This was fine. I like the ideas of how identity is complex and who owns it isn't always straightforward.  But ultimately I didn't gain anything more than a surface-level understanding of how this duality affected Bernstein.

Past Lives: We’re not fated for things that are obvious. The allure for the other side of things will always be there.

Past Lives, 2023

We're not fated for things that are obvious. The allure for the other side of things will always be there.

Did Not Finish: Post-Growth Living by Kate Soper 📚I love the concept: time should be the ultimate indicator of prosperity. Thus, hedonism (pursuit of pleasure) should focus less on wealth and more on time. This was a bit too academically written for me (my fault! Not the book’s!) to dig into for now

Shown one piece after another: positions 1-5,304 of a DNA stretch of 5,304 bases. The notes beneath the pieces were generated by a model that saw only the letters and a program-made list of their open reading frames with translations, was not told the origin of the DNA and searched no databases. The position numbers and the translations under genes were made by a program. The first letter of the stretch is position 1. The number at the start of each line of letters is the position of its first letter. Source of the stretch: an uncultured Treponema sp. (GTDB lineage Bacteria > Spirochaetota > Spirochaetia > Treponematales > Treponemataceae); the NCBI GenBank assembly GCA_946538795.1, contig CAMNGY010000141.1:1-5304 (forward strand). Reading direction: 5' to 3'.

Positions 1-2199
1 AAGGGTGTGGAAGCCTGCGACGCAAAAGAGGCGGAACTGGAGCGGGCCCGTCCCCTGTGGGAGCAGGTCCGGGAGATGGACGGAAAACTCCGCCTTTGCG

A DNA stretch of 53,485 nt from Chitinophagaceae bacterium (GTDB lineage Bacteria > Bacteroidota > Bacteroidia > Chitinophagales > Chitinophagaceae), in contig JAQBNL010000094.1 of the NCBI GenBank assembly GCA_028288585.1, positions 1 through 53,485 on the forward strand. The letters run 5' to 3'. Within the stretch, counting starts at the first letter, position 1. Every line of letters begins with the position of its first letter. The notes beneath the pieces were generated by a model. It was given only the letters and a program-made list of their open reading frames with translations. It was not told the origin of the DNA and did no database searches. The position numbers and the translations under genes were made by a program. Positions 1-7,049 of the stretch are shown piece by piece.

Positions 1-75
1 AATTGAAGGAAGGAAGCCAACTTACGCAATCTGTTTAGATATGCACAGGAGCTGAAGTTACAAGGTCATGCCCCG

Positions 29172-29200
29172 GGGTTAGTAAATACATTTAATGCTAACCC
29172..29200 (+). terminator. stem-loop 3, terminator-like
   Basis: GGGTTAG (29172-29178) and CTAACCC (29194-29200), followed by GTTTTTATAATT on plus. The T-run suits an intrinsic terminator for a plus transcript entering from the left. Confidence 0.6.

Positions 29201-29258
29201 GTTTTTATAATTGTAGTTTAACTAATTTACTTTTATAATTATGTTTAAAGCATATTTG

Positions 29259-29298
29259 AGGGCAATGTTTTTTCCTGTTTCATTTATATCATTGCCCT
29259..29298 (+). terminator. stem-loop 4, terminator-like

A 'New' About Me Page

Hello! I’m going to actually try and write an ‘About Me’ page! In the past, I relied on too-cool-for-school sayings to show those of you at school that I was too cool to write an ‘About Me’ page. What a weird thing to be too cool for.

But before we get there, let’s pour one out for all the pithy things I’ve said on my ‘About Me’ page over the past 15 years:

Living up to expectations
In over my head

Now that we’ve established my bonafides, here’s a non-exhaustive list of things I’m interested in. I’m going to put exclamation points (!) after each to show you how excited I am about these things and to reverse 15+ years of coolness.

My family! I have one wife and two kids. They take up a lot of time, but they’re mostly worth it